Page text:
This question affords another interesting opportunity to see how the media and business are increasingly intertwined. The story you saw was most likely the result of an ADVERTISING campaign for a device made by ASPECT Medical (called the BIS) which they claim is capable of detecting awareness. To sell this product they need to create a market. Anesthesiologists have no interest in it because awareness is not a significant problem (i.e., it is extremely rare and thus there is not much reason to spend money using this device on millions of patients who are not at risk of awareness) and this device has NEVER BEEN PROVED TO DETECT AWARENESS. Thus, to make money the company is basically marketing it to patients by first telling them (through "stories" like the one you saw) that awareness is a terrible problem (and needlessly scaring them) but fortunately they have a solution. Consequently, patients come to their anesthesiologists requesting that they use this unproved, useless, expensive device during their anesthetic. Anesthesiologists are thus "compelled" to buy this instrument to make their patients content. Consequently, medical costs go up, but that is not a problem for ASPECT because they reap the financial rewards.

C., L. and E. Can you give us some interesting facts about the nervous system? We're doing a school project.

Answer: Here are several pages of interesting facts that should help:

  1. Facts about the brain and nervous system
  2. Treasure Trove of Brain Trivia
  3. Amazing Animal Senses

Sascha What is the sickness that makes you age faster than normal?

Answer: The disorder you are probably thinking of is called Werner's Syndrome. For more about this disorder, please see:

Werner's Syndrome

M.L. I've been searching for a couple of weeks for a story I've heard about but can't find a source for. Some researcher thought that curare was an "anesthetic" so he tried it on himself. Although paralyzed, he could still feel everything. Do you know this anecdote?

Answer Perhaps this is the paper you were looking for:

Smith, S.M., Brown, H.O., Toman, J.E.P., and Goodman, L.S., The Lack of Cerebral Effects of d-Tubocurarine, Anesthesiology, Vol. 8, No. 1, (January, 1947) pp. 1-14.

M.J. Why do people taking MAO-inhibitors have to be on a tyramine restricted diet?

Answer: MAO (monoamine oxidase) is an enzyme that breaks down the class of neurotransmitters called the catecholamines. MAO inhibitors are drugs that block the action of MAO and raise the catecholamine content within neurons. These drugs are used to treat depression.

Tyramine is an amino acid found in foods such as cheese, fish and alcoholic drinks. Tyramine activates the sympathetic nervous system. Moreover, the action of tyramine is blocked by MAO. Therefore, in the presence of MAO inhibitors the action of tyramine is intensified and prolonged. This may result in dangerous hypertension and even cerebral hemorrhages.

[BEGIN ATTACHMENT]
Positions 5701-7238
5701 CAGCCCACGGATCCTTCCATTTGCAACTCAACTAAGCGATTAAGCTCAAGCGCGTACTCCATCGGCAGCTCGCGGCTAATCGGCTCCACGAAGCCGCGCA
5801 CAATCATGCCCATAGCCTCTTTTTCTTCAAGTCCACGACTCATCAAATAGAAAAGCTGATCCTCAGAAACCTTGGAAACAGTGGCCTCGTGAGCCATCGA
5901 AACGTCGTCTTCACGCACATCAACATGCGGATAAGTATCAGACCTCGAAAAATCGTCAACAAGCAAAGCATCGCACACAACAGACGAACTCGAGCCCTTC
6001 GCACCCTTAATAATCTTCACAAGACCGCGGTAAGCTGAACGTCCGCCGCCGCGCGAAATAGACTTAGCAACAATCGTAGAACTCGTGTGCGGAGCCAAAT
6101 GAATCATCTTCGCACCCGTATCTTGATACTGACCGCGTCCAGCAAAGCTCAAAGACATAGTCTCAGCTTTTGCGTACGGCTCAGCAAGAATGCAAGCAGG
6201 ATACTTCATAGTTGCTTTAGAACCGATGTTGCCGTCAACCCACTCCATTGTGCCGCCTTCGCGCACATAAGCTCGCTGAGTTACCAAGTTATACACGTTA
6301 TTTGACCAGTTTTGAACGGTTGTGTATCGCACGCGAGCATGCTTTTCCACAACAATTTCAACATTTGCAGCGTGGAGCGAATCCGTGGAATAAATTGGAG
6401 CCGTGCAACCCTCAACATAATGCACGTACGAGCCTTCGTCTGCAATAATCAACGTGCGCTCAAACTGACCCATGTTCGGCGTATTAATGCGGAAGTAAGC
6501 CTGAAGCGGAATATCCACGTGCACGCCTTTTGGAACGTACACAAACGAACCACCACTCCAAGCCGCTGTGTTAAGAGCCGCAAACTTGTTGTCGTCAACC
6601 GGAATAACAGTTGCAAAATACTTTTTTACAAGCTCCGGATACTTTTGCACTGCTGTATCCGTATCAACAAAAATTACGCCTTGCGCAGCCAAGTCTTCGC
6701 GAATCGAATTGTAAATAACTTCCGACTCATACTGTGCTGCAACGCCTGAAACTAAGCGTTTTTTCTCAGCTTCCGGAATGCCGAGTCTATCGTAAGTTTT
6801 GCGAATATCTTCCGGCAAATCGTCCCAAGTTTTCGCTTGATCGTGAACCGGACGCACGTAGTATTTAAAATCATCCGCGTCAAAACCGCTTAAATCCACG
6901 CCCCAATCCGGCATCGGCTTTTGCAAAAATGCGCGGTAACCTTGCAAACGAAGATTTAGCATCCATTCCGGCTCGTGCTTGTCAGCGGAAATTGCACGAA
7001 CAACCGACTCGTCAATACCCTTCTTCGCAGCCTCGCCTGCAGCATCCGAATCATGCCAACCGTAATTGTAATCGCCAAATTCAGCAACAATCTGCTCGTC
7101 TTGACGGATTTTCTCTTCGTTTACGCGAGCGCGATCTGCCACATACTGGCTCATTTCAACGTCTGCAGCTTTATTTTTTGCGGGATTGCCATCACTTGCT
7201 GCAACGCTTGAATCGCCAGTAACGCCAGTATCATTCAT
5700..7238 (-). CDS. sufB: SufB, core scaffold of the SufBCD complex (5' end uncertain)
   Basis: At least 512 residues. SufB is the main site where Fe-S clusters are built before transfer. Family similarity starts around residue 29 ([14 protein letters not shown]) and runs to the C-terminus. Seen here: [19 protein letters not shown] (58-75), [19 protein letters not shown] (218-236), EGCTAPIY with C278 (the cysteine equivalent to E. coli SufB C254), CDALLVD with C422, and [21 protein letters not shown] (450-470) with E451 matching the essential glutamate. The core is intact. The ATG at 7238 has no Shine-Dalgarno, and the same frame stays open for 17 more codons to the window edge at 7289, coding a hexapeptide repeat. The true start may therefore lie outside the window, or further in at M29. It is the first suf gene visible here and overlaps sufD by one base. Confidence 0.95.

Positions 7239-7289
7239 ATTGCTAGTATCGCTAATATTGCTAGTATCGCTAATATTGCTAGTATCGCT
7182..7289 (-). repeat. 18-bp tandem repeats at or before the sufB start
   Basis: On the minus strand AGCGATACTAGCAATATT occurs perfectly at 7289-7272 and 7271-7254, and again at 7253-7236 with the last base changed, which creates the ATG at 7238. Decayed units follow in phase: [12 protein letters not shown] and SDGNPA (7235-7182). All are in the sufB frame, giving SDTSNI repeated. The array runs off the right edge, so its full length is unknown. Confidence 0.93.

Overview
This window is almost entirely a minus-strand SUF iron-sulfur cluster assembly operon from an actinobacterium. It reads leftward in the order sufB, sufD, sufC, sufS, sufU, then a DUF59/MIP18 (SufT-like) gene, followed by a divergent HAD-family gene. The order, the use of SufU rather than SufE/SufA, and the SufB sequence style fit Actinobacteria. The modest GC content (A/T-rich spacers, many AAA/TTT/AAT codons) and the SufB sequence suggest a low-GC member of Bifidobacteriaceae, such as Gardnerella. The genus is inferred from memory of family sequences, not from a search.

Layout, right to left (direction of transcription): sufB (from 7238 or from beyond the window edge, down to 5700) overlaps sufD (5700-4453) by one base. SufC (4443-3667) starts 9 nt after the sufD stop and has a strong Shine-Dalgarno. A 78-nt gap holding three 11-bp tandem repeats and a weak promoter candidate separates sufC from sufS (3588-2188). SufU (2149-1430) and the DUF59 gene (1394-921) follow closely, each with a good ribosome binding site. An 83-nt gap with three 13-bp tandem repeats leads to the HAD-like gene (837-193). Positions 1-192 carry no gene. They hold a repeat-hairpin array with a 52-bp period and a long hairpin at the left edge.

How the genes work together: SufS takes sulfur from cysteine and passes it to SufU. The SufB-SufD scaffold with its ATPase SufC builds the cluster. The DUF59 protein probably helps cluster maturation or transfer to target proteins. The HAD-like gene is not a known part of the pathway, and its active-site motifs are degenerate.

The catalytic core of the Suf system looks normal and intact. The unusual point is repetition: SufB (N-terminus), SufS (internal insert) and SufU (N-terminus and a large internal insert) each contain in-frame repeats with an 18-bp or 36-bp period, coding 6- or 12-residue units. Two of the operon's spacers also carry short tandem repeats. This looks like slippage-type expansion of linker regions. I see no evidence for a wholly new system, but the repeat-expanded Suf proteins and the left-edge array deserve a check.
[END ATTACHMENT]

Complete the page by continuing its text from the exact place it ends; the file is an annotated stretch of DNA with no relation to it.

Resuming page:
Carolyn. How many muscles are in the human body?

Answer: There are over 600 skeletal muscles in the human body. Anatomists disagree on the exact number of muscles. Skeletal muscle makes up about 40% of total body weight.

K.H.: Do you have any information about sleep deprivation in teenagers and school start times?

Answer: Sleep deprivation IS a huge problem not only for students, but for adults as well. I will refer you to some sources of information concerning later school start times and some schools that have made the switch to later start times. Please see:

  1. carskadon.htm
  2. wahlstrom.htm

Phil W. What is "reuptake?"

Answer: Reuptake refers to the process by which a neurotransmitter is transported back into a neuron's synaptic terminal. In other words, after a neurotransmitter is released, it floats into the synaptic cleft. One mechanism that stops the action of neurotransmitter is by transporting the neurotransmitter out of the synaptic cleft back into the terminal.

Robert A. Who discovered diazepam?

Answer: Dr. Leo H. Sternbach of Hoffmann-La Roche (or just Roche) discovered diazepam. From L.H. Sternbach's chapter titled "The Discovery of CNS Active 1,4-Benzodiazepines" in the book The Benzodiazepines: From Molecular Biology to Clinical Practice edited by E.Costa, Raven Press, New York, 1983:

Near the end of 1959, we found a product that was, in most of the tests, 3 to 10 times as potent as chlordiazepoxide. We hoped that this superior potency would be associated with other advantages in its clinical spectrum of activity and selected it for a thorough evaluation. The pharmacological and toxicological data looked very promising: the clinical results were equally encouraging and led ultimately near the end of 1963 to the introduction of diazepam, under the trade name Valium.

This information is confirmed on the Hoffmann La-Roche web page (scroll down a bit).